(Eastern Redbud) canadensis - Growing 30' tall in sun or light shade, this redbud is a common and welcome sight in the spring with its lavender-pink blooms along roadsides and throughout the woods. Can be grown as a single or multi-trunked ornamental tree. After blooming, brown, pea-like pods appear; yellow leaves in the fall.

Forest Pansy - This redbud is a purple-leafed variety that grows to 30'. The heart-shaped leaves open as a bright reddish-purple and mature to a darker purple. Forest Pansy is a great small specimen tree for lightly shaded areas but can handle full sun. Zone 4.

Lavender Twist - For a truly unique specimen tree, choose Lavender Twist redbud with its contorted, weeping branches that are covered with lavender-pink blooms in the late spring. Grows to 10' with a 10' spread in full sun to part shade.


Chamaecyparis (cypress/cedar) - The chamaecyparis genus, with members bearing the common names "cedar" or, more often, "cypress" includes gold mop and Hinoki cypresses.

Weeping Alaskan Cedar (nootkatensis Pendula) - The weeping Alaskan cedar has graceful arching branches and can reach 40'. It likes moist but well-drained soil and is hardy in Zone 4.


Cornus (Dogwood) - The dogwood is a small, spring-flowering ornamental tree that is native to northeastern United States (C. florida). Typically a woodland tree, newer cultivated varieties can handle more sun, which is good since dogwoods are prone to powdery mildew. Most dogwoods do start to look somewhat stressed by the end of the summer, though. This is common and nothing to worry about in terms of tree health. After blooming, the bright red fruits appear on the tree to either be eaten by birds or dropped as seed. Zone 5.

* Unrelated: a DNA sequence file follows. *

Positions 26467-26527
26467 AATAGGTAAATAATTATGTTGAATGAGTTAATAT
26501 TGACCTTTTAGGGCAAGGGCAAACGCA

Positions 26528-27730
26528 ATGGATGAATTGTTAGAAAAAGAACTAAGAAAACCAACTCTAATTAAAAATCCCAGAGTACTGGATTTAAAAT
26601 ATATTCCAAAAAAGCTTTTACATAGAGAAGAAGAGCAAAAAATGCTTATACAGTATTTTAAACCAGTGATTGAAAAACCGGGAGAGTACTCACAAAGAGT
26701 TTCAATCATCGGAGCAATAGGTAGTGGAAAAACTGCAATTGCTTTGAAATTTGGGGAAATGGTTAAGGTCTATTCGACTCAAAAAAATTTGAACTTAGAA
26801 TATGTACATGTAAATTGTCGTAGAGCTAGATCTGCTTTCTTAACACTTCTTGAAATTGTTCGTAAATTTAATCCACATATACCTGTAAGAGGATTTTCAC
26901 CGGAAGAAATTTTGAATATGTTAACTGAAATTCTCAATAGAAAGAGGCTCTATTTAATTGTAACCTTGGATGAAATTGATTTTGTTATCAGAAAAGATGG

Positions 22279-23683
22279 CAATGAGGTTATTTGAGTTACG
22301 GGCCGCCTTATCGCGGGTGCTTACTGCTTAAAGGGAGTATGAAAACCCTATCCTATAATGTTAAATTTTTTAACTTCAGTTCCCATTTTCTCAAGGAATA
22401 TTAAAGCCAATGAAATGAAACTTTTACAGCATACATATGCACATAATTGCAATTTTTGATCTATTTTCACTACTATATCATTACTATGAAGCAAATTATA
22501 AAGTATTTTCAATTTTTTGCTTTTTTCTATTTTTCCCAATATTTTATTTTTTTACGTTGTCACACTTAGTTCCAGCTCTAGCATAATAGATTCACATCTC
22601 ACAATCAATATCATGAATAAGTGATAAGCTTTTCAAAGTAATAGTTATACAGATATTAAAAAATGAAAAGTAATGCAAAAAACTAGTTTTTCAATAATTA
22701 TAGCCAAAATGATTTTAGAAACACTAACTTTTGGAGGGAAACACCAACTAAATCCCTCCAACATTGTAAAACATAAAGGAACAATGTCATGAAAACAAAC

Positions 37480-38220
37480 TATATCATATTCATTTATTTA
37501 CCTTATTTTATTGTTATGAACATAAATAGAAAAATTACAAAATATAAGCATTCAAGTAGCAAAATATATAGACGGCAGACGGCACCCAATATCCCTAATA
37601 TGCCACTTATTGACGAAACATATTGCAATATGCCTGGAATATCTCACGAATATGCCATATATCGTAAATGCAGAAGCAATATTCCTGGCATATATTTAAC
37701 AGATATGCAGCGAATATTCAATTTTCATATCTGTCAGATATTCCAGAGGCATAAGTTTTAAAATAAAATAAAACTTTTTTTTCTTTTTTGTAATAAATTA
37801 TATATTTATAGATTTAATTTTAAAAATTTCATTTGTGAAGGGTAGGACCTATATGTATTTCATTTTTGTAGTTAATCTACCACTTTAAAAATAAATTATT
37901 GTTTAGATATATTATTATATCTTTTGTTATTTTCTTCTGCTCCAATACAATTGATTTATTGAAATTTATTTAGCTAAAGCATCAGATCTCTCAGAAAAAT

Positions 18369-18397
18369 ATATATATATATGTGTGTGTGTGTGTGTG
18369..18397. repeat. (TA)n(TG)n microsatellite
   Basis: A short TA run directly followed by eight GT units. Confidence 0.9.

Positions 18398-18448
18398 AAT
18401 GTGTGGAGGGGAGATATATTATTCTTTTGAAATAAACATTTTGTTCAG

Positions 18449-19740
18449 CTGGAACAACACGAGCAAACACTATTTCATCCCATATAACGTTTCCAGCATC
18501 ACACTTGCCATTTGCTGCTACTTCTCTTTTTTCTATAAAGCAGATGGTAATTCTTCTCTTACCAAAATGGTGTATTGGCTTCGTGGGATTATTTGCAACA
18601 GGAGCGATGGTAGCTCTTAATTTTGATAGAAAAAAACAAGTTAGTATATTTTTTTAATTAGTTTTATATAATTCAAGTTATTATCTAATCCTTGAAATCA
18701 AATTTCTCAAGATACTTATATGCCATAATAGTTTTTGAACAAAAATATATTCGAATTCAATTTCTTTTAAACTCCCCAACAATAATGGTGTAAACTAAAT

Appalachian Spring - A great white-flowering dogwood that was found growing wild on Catactin Mountain in Maryland. 20x20' with bright red fall foliage. Highly reistant to dogwood anthracnose.

Cherokee Brave - (C. florida) Has pink flowers and burgandy-red fall foliage. It grows to about 20" tall and wide.

Cherokee Chief - (C. florida) Has flowers that open almost red and fade to dark pink. 20x20'.

Cherokee Princess - (C. florida) Same as Cherokee Brave but with large white flowers.